Green plan to upgrade homes was ‘botched’, say MPs…

A builder installing thermal roof insulation

The masterplan to help people upgrade the UK’s homes has been “botched” and must be urgently overhauled, MPs say.

The environmental audit select committee says the Green Homes Grant (GHG), which offers people up to £10,000 for insulation, is so inept that it is actually damaging the building sector.

It adds that 19 million UK homes are poorly insulated and accuses ministers of “failing to grasp” the challenge.

The government says it is “committed to going further and faster”.

But the MPs warn that unless urgent action is taken to improve energy efficiency of homes this decade, the UK will fail to meet its climate targets.

That is because the UK’s housing stock accounts for 20% of its carbon emissions through heating, hot water and cooking.

The MPs said the scheme had “only achieved 10% of its target to improve 600,000 homes in six months”.

It has been rumoured that the Treasury wants to scrap the GHG scheme, but the committee says the system needs to be reformed, not abolished.

And crucially, the MPs insist, the grants need long-term funding so there is time to build a supply chain of materials, and a well-trained workforce.

The government is preparing a Heat and Buildings Strategy, and has previously denied wanting to scrap the scheme.

A spokesman for the Department for Business, Energy and Industrial Strategy (BEIS) said over 33,000 GHG vouchers worth more than £142m have already been issued, helping to improve the energy efficiency of homes.

‘Botched implementation’

The GHG scheme went awry because too many householders were chasing too few installers. There were also delays in the grant payments which have left many installers out of pocket.

The report says: “The impact of botched implementation of the GHG has had devastating consequences on many of the builders and installers that can do the work, who have been left in limbo as a result of the orders cancelled and time taken to approve applications.”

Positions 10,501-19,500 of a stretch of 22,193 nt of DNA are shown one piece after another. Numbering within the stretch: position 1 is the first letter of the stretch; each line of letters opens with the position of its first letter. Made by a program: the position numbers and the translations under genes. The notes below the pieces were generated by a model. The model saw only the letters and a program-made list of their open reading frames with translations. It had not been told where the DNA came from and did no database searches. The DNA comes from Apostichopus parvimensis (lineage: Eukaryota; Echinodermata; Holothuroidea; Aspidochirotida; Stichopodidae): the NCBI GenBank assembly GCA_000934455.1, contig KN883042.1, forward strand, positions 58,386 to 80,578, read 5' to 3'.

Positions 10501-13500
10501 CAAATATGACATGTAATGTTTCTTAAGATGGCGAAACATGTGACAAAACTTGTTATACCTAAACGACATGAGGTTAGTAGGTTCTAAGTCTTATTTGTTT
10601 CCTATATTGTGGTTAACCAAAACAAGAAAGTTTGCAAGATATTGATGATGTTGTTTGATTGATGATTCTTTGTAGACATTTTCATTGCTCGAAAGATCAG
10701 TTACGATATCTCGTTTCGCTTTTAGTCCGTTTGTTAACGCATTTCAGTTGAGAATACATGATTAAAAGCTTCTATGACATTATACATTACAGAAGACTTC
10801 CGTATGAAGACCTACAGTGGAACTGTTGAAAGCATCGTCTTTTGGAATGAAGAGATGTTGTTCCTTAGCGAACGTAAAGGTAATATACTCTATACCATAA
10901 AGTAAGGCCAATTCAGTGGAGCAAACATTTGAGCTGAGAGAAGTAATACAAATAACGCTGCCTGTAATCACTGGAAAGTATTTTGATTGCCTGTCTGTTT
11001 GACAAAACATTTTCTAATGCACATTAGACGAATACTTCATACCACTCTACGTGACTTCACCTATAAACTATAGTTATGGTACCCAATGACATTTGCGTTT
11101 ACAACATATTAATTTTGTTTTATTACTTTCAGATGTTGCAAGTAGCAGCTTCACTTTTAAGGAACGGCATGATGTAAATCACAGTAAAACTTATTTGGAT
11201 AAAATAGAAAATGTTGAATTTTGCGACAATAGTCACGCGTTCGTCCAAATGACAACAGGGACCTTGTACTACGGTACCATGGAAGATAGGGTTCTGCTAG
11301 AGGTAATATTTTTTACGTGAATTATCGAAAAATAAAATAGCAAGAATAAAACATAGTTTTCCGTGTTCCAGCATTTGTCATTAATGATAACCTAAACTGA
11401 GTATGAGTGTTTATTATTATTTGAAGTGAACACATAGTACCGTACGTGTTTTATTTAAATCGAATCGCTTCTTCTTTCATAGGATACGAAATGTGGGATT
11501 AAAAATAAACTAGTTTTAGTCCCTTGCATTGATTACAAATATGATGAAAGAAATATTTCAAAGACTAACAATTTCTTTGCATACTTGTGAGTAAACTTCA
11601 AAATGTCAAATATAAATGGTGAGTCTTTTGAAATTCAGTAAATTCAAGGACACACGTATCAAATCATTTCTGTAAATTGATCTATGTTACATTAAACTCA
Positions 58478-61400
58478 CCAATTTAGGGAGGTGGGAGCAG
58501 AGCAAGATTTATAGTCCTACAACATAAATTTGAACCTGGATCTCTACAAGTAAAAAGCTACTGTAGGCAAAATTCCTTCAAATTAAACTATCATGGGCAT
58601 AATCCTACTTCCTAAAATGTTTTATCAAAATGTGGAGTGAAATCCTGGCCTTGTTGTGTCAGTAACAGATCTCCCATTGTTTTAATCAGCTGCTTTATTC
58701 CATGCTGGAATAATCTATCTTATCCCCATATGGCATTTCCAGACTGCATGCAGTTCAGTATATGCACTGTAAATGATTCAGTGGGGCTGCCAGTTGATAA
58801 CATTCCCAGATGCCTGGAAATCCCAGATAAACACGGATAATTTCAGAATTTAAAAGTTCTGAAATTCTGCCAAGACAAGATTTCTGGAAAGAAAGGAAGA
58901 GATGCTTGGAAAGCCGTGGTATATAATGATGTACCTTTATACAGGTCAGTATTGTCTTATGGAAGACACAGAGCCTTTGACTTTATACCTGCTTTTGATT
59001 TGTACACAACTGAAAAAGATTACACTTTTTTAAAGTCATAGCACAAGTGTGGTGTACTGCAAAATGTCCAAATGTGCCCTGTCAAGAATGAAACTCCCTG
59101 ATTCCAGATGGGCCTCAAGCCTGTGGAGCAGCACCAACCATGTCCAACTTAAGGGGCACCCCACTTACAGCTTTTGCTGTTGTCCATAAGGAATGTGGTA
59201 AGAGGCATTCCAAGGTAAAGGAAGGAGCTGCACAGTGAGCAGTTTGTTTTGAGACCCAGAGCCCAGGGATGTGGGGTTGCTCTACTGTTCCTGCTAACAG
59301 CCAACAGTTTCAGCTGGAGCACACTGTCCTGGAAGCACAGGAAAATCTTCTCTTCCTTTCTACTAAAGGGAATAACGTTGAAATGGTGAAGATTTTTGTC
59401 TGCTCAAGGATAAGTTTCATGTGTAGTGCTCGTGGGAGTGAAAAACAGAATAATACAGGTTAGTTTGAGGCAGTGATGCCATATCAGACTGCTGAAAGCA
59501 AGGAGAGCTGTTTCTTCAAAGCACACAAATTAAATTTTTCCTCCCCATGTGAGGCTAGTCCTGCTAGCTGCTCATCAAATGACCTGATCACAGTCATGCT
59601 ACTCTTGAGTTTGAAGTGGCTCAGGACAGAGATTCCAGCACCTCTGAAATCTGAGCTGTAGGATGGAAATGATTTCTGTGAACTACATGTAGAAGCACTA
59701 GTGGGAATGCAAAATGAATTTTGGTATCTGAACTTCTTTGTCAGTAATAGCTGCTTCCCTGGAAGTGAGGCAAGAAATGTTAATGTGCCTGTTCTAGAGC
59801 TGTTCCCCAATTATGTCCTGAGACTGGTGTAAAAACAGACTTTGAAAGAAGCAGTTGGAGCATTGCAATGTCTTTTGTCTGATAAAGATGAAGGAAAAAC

The committee also warns that the government may have underestimated the costs to decarbonise UK homes by 2050, by between £35bn and £65bn.

It says these figures do not include properties with solid walls, or those in conservation areas, which could make energy efficiency installations more challenging – and increase the bill.

A BBC graphic showing different types of house insulation methods

“The GHG scheme should not be scrapped or quietly wound down,” said the select committee’s chairman Philip Dunne.

“The government must address the design and administration issues, and all funding not spent by the end of March 2021 should be rolled over into the next financial year.

“Government investment to improve energy efficiency has been woefully inadequate. The £9bn the government pledged at the election was welcome, but 16 months on, there appears to be no plan nor meaningful delivery.”

Brian Berry, from the Federation of Master Builders, told the committee: “The market needs certainty because small companies are not going to invest unless they know there is a long-term market.

“If we want to tackle energy efficiency in our homes, we need to give encouragement to these small companies that this is not just a flash in the pan, it is not going to be a repeat of the previous Green Deal [for housing loans, which was scrapped].

“This is a 20-year programme to transform our existing homes.”

Insulation campaigner Dr Joanne Wade said: “The committee is right to call for a ‘genuine long-term stimulus to the domestic energy efficiency sector’ – it is something that we have repeatedly urged government to do.

“If we don’t do this, we won’t achieve net zero.”

Jess Ralston from the Energy and Climate Information Unit added: “The benefits of getting this right are crystal clear; hundreds of thousands of skilled jobs, lower bills, less carbon and more comfortable homes. The only barrier to climate-proofing our homes is government inaction.

“With a recent litany of policy decisions undermining the UK’s credibility on climate ahead of this year’s crucial COP26 summit, it would be a mistake to add another to the list.”

The BEIS spokesman said: “The UK has a strong track record in improving the energy performance of its homes.

“However, we ​are committed to going further and faster, and are investing £9bn in improving the energy efficiency of our buildings, while creating hundreds of thousands of skilled green jobs.

“This includes funding for the first hydrogen powered houses and allocating more than £500m this year alone to improve the energy efficiency of 50,000 households in social and local authority housing across the UK, as we work to eliminate our contribution to climate change by 2050.”